I had been up for about 30 minutes so I had enough time to get the spot on the Trail of the Fossil Hunters, which we had scouted the night before, in order to photograph the sunrise. As the sun cleared the horizon and I started to make my way back down the trail to the public loop road, when I saw a beautiful vista that was just starting to light up with the morning sun. The fog had not yet dissipated and I thought I still had time grab some photos on another trail, while Tracey and Mak were still back at the campsite.
The Cottonwoods Flat Trail looked to be the easiest of the self-guided trails. It was flat and well-marked, and the sign told me the length of the trail was 1.4km and promised a lush riverside habitat and towering cottonwood trees. Coming to a fork in the trail I decided the take the trail on the left, and was greeted by several ancient cottonwoods estimated to be over 200 years old.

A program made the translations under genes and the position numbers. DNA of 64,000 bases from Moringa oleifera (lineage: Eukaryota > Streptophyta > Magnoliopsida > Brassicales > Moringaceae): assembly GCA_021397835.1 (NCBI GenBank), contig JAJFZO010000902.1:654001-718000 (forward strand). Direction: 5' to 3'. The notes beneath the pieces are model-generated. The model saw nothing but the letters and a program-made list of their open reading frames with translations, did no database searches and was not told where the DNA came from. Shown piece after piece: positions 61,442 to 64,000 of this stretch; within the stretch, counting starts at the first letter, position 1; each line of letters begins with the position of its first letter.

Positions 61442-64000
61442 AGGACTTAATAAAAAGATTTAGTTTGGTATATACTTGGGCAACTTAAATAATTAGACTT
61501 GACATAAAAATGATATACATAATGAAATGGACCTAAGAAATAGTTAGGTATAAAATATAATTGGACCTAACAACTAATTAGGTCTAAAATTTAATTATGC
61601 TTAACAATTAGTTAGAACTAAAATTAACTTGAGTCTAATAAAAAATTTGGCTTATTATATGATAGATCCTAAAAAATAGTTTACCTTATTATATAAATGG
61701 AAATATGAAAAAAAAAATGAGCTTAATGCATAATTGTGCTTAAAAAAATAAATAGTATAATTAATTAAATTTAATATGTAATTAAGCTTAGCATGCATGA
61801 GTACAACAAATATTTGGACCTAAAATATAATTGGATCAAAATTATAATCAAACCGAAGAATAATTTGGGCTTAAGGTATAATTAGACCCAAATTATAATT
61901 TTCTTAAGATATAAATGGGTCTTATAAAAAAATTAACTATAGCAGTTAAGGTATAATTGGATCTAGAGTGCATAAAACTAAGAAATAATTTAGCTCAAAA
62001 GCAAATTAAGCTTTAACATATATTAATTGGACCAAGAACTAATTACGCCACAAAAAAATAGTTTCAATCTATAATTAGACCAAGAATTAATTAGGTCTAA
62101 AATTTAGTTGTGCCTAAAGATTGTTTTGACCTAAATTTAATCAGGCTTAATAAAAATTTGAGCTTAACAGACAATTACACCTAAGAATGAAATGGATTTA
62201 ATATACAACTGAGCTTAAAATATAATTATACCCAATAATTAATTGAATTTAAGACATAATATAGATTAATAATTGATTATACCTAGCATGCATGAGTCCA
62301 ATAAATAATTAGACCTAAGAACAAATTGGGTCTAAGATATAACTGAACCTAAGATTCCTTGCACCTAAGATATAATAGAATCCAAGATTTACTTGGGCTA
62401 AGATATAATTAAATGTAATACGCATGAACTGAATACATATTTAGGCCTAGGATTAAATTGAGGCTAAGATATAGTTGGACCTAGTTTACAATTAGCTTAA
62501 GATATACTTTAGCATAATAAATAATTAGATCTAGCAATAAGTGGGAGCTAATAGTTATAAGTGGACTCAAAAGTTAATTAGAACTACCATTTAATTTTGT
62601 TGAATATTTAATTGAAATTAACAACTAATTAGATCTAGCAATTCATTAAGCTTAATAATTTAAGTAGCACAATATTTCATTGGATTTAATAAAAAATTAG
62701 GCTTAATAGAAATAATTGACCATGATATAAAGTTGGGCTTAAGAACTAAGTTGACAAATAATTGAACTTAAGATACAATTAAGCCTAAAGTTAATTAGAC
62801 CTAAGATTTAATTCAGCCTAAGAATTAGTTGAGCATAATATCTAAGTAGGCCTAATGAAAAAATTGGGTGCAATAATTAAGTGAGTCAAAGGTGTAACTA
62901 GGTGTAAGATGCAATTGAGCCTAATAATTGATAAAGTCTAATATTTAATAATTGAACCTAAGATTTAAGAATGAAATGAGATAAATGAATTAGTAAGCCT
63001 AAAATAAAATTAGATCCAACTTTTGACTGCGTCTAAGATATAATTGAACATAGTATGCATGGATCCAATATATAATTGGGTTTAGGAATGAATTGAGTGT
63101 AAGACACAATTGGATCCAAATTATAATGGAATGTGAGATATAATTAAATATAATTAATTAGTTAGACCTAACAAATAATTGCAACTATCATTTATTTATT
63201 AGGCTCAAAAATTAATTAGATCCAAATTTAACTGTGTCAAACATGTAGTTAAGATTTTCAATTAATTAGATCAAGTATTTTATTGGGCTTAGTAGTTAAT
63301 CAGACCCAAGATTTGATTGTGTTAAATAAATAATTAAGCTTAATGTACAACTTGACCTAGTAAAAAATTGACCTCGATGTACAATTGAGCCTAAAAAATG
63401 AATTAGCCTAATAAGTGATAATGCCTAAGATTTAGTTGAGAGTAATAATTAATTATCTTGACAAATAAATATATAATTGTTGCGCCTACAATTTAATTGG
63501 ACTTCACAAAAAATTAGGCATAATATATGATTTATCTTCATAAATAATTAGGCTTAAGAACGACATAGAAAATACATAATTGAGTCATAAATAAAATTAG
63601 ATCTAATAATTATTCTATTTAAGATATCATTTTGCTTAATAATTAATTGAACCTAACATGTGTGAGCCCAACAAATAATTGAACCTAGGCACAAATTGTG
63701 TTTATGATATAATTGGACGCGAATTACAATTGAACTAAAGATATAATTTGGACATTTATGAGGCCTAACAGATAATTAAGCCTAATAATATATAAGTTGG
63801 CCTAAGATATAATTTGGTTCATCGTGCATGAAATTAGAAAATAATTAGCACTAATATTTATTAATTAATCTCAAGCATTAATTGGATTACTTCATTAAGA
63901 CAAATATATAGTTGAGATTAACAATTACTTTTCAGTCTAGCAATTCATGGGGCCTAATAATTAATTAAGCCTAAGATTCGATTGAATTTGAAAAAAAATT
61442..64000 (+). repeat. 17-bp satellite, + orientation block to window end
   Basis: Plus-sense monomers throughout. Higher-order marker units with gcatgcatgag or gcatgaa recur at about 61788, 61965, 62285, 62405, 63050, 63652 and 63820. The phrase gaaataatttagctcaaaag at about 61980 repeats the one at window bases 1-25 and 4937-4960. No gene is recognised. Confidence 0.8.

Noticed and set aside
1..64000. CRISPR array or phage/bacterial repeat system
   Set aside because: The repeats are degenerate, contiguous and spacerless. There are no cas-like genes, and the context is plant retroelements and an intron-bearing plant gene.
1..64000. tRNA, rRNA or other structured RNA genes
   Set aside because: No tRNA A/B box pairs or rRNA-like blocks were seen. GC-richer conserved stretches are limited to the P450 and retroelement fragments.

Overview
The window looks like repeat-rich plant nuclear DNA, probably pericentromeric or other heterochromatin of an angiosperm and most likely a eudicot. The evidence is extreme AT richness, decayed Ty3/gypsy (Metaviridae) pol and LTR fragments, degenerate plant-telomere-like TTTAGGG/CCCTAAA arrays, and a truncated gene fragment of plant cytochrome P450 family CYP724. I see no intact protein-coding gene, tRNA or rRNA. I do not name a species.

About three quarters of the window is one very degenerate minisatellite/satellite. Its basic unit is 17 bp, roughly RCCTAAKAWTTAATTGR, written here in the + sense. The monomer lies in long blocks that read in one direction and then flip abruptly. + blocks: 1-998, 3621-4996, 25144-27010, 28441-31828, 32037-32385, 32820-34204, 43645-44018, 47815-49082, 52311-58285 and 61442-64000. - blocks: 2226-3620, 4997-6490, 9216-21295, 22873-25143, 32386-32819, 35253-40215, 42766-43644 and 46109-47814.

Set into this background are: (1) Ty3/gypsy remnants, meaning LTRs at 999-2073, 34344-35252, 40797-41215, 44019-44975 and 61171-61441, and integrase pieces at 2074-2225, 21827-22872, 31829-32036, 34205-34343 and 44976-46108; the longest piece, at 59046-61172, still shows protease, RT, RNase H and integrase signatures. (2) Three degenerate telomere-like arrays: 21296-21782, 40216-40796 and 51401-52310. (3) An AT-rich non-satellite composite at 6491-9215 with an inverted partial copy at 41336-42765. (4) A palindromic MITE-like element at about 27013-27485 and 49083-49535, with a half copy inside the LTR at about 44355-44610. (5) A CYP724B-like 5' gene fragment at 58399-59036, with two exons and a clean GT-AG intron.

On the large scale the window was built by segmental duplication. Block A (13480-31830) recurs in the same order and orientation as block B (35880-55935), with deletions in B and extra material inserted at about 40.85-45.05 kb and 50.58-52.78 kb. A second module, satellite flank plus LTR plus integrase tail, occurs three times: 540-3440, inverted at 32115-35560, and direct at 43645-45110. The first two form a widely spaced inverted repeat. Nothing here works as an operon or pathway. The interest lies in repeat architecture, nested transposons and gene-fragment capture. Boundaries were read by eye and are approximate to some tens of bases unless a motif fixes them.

It was very peaceful at that time of day and I was the only person on the trail but I was not alone. I had some company that was keeping a wary eye on me.
As I had hoped the rising sun provided the right kind of light to really show off the beauty of the Red Deer River.
I spent an hour wandering around the trail before I decided that it was time to get back to the campsite to see if Tracey and Mak were up and about.